As a slow smile spread across her face, she returned the compliment. “You are big, you are never late for anything, and you are gorgeous. And so am I.”

The Kidling has returned.

pragmatism

The Mama is a closet vanity case. I hate that beauty matters so much but it does. Matter, that is.

While these facts remain true, I don’t talk about such things with The Kidling. Do I exercise regularly? Yes. Do I wear nice clothes? Yes. Do I take the five minutes for make-up? Yes. Do I comb my hair? Occasionally. Do I bathe?

Well… usually.

Ultimately, she sees what she chooses to notice, and I answer her questions candidly as they arise. I never really know what all The Kidling picks up on, but I wholeheartedly believe that if I want her to live an authentic life, then I should perform my identity in the way that comes naturally.

I was grabbing a pair of earrings one recent day when The Kidling informed me she had no interest in piercing her ears. “It’s more about how you feel, and safety, and how you’re scared, than beauty,” she said. She went on, mentioning a friend in her kindergarten class whose ears are pierced. The Kidling told me with great gravity that her friend Blanca is more concerned about beauty before bringing the discussion to a close with the assertion, “I’m for safety.” 

Remember that, wee one. Neither needles, nor heels, nor Spanx are more important than you keeping that tiny body happy.

ego check

Alice: Mom, your face is red.

The Mama: All of it?

Alice: Just part. The rest of it looks like a normal person.

on beauty… or not

Confession: when I started this post, it was going to be funny. Nothing earth-shattering. You wouldn’t have spit out your lunch. You wouldn’t have peed your pants. You might not even have laughed out loud. But it was to be typical kidlingville fare.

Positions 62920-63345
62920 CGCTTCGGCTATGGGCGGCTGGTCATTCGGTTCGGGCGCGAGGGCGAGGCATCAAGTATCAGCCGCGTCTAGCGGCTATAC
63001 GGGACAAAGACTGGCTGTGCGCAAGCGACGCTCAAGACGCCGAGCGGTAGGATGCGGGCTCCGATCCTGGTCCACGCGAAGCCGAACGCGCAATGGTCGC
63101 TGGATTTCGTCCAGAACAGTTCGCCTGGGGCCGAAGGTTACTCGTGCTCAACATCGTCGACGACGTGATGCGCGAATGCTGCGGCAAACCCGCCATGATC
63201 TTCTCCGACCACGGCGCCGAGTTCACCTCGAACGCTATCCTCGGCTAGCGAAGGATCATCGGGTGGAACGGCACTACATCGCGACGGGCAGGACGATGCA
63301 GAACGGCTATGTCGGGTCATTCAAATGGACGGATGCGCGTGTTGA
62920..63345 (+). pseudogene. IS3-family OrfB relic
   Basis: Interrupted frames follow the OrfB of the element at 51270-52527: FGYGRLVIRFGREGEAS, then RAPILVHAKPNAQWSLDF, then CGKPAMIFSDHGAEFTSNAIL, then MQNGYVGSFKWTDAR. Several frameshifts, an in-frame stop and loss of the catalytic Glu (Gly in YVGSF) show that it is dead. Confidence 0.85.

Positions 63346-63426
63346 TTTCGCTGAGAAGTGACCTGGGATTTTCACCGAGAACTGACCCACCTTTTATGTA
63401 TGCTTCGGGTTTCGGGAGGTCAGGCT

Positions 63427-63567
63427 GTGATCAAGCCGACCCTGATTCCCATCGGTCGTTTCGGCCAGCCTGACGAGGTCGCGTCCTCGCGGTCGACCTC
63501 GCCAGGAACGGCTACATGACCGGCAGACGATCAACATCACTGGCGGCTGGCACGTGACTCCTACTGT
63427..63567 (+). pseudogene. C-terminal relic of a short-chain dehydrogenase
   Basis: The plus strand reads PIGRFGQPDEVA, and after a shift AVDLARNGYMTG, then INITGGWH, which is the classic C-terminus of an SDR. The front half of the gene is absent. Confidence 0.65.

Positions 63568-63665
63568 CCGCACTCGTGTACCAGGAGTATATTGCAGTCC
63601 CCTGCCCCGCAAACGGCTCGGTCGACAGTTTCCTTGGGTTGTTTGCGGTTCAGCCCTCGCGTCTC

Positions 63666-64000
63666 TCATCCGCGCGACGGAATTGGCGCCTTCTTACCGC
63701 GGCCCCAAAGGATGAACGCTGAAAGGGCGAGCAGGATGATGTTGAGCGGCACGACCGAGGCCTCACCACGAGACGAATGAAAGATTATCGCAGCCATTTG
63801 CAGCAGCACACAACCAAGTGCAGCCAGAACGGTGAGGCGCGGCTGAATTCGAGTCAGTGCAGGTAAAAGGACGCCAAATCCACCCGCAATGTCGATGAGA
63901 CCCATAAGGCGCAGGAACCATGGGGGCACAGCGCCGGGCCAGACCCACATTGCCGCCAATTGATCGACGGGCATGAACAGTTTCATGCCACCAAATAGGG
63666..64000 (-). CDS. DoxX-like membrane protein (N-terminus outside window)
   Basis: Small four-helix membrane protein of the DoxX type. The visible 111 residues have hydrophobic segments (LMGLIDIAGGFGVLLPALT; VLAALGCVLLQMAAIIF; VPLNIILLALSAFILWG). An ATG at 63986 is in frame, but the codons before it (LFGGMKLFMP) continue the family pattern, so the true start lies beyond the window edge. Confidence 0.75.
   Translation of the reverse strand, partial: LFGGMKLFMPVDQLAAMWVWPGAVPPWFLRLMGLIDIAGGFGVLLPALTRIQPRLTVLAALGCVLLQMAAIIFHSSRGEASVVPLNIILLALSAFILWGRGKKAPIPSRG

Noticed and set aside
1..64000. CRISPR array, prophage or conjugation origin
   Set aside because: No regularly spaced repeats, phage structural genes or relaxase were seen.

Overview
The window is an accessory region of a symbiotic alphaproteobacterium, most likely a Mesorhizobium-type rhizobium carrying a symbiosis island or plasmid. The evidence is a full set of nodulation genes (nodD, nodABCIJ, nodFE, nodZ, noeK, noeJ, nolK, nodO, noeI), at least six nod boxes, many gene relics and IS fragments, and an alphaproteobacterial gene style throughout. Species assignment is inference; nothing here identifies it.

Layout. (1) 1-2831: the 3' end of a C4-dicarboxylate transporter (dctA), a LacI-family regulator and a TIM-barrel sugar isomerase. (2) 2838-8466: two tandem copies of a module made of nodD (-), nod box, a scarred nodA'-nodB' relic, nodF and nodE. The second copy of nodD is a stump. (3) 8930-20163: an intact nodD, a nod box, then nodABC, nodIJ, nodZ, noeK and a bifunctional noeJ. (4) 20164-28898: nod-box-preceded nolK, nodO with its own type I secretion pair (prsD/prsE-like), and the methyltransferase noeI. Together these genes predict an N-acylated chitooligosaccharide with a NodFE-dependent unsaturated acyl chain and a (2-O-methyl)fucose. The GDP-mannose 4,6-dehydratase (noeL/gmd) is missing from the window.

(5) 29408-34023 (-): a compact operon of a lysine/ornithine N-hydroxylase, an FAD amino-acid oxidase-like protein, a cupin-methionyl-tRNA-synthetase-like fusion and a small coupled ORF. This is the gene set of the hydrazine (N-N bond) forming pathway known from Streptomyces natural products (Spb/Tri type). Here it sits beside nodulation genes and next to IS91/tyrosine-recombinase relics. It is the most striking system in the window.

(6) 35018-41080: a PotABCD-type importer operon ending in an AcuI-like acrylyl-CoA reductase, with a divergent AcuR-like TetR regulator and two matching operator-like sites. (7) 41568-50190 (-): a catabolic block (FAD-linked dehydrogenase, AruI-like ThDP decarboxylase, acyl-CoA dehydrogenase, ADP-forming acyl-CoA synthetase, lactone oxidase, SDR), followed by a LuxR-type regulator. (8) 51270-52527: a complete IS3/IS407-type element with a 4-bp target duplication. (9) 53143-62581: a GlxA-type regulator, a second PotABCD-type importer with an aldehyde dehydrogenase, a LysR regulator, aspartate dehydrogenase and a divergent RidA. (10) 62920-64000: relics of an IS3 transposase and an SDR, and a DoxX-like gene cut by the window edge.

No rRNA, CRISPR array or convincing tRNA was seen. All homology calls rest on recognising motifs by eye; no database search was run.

As I was getting ready for work Tuesday morning, the Kidling looked at me and said, “You don’t look very pretty.” I was creating an opening and coming up with the perfect one-liner to close the post when I decided that wasn’t the post I wanted to write today.

You all know that story that has been making the rounds?  The one about mothers telling our daughters we are beautiful? It is every bit as amazing as folks are saying. If you haven’t had a chance to read it, then you can check it out here. Amanda King writes poignantly and with truth that lies in the depths of every mother’s soul.

Even in its general amazingness, I can’t subscribe to her thesis wholesale. Why? It is complicated.

For one thing, I don’t want physical beauty to be a priority for The Kidling. I get that Amanda King wasn’t saying that. I get that she is facing the reality of being female in this world where beauty is prized. And I get that she clearly has her priorities straight with regard to raising strong, thoughtful daughters.

Perhaps her age has something to do with it. She is young enough that I prefer her to use “beautiful” as an adjective to modify sunset, or song, or flower. A beautiful story. A beautiful painting. But not a face. I don’t want her worrying about that at four years old. Not yet.